The Swimming Pools Regulation 2008 (as amended) similarly regulates the circumstances in which a pool barrier is required.

The Australian Standard AS1926.1 – 2007 (Part 1: Safety barriers for swimming pools)

The Australian Standard AS1926.1 – 2012 (Part 1: Safety barriers for swimming pools). This revision was published in November 2012.

The Australian Standard AS1926.2 – 2007 (Part 2: Location of safety barriers for swimming pools).

The ‘hierarchy’ of the pool and spa fencing legislation is as indicated above, with a) being dominant over b), and so on.

In addition to the above, we understand that yet another piece of legislation, namely the Swimming Pools Regulation 2013, is currently being drafted by the NSW Department of Local Government.

New Powers for Local Councils

The power of Council Officers to enter private premises to inspect pools has been greatly enhanced by the Swimming Pools Amendment Bill 2012, which contains a number of amendments to the Swimming Pools Act 1992, including -  

Pool owners to register their pools with Department of Local Government.

Councils to organise mandatory inspection programs for pools, cost of which will be charged to pool owner.

Pool owners to register pool within six month timeframe commencing 29 April 2013. Owners who don’t register their pool within that timeframe can be fined $220.00, which can increase to $2,200.00 if matter is determined in Court.

Pool owners to obtain Compliance Certificate for pool fencing prior to sale or lease of property from 29 April 2014 onwards.

Pool owners to ‘self-certify’ their pool at time of registration, however we question how an average pool owner can possibly have the knowledge to ‘self-certify’ when so much confusion exists in the legislation.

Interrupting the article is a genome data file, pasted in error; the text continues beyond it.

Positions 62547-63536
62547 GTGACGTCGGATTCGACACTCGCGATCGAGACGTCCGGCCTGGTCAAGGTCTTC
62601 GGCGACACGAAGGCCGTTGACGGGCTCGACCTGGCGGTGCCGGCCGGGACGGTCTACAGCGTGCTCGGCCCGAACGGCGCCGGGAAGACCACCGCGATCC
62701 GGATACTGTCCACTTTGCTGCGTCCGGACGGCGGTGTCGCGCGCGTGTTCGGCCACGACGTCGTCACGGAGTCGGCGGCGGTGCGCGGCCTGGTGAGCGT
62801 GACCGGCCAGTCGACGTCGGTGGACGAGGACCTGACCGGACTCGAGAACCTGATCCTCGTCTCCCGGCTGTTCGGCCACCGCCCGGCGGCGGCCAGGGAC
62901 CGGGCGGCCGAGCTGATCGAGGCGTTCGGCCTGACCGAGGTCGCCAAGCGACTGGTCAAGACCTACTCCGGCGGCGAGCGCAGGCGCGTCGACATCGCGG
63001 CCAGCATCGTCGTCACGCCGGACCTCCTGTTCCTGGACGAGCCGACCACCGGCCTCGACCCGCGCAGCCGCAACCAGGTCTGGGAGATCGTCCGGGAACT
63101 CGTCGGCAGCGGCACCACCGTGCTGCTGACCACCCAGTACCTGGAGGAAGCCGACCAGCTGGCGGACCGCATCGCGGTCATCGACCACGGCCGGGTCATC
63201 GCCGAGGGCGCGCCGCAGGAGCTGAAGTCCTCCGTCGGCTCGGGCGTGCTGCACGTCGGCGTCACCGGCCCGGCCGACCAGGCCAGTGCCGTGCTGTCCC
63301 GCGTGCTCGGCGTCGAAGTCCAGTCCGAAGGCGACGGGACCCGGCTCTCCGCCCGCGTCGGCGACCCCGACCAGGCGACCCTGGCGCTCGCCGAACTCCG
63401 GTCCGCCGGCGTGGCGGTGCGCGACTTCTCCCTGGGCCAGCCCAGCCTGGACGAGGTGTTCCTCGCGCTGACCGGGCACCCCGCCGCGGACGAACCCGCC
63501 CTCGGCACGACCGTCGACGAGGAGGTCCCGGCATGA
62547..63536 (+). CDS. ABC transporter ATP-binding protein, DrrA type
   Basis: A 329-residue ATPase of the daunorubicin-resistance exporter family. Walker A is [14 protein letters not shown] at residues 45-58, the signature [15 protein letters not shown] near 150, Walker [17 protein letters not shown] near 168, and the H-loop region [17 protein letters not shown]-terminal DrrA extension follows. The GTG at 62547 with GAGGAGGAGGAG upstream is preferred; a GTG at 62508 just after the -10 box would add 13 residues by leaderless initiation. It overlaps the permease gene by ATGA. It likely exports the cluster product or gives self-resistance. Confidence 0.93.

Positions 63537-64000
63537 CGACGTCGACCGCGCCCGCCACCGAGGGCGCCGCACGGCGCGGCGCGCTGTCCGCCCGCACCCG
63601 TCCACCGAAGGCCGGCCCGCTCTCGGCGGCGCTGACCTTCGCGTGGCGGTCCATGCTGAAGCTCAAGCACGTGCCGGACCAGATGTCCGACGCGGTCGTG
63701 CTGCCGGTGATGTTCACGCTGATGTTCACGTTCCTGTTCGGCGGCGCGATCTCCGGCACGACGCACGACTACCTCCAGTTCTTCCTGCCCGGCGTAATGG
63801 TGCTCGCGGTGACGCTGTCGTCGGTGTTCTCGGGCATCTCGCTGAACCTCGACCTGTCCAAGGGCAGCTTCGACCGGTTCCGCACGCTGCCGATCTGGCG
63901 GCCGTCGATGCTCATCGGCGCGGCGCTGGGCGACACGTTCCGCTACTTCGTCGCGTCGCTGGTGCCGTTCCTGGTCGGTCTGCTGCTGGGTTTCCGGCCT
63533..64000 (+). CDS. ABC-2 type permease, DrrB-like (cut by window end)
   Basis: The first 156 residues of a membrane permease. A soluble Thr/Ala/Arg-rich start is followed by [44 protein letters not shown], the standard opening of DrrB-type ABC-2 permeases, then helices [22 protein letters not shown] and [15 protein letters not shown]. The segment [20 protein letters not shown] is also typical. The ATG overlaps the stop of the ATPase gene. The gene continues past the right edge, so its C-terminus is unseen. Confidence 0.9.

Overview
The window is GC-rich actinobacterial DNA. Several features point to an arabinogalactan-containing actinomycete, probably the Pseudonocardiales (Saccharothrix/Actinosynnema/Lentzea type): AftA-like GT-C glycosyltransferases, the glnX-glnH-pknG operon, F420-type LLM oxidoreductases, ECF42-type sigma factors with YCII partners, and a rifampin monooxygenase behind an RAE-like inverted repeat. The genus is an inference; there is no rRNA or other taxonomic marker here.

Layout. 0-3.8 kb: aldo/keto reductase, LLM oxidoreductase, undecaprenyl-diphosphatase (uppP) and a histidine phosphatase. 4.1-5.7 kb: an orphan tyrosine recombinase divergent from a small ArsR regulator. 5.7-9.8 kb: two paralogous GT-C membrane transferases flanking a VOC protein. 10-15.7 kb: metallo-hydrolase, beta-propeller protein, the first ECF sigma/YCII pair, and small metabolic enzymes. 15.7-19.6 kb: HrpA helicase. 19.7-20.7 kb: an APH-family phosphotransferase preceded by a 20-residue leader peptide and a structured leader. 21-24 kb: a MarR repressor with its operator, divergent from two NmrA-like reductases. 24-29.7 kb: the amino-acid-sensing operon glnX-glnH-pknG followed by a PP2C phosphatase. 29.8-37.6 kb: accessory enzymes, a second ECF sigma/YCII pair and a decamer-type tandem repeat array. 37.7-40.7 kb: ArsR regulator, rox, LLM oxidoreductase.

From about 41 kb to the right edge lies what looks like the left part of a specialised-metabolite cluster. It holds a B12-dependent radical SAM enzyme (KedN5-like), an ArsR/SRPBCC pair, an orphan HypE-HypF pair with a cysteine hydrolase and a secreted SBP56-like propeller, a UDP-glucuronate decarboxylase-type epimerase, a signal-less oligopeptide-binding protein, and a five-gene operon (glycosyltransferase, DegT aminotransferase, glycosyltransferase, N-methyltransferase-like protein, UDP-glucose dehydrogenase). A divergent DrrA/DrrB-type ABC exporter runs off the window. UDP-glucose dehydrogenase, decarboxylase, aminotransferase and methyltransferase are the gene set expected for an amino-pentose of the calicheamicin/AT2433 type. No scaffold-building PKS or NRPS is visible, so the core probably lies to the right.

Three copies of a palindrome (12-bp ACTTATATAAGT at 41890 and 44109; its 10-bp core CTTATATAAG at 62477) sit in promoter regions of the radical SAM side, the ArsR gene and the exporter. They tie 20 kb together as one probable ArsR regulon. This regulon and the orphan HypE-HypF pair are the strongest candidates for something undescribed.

‘Authorised’ Council Officer to be empowered to enter any private premises and undertake inspection of a pool. This could be in response to impending sale or lease of the property, or at owner’s request, or as part of forthcoming inspection program, or to investigate complaint or ‘contravention’ that is reasonably suspected to have occurred.  


A simple, ‘plain English’ Australia-wide pool barrier/fencing code, based on the well-considered and well-respected Australian Standards for Swimming Pool Barriers, is long overdue. Unfortunately the numerous ‘add-on’ documents that currently comprise pool fencing legislation in NSW (and elsewhere in Australia) have ensured that pool barrier legislation remains cumbersome, confusing and still too open to interpretation.

[Peter Glass has assisted in expert opinion matters in relation to swimming pool and general external access matters, and assessment of construction, planning, horticultural and landscape maintenance matters.]


Krimmer and Stoner PowerPoint presentation entitled AIBS 2013 – Changes to Swimming Pool Legislation in NSW

‘National Drowning Report 2012’  published by RLSSA  


This article is intended as an overview of current pool fencing legislation in NSW. It is general in detail and should not be relied upon for legal or other purposes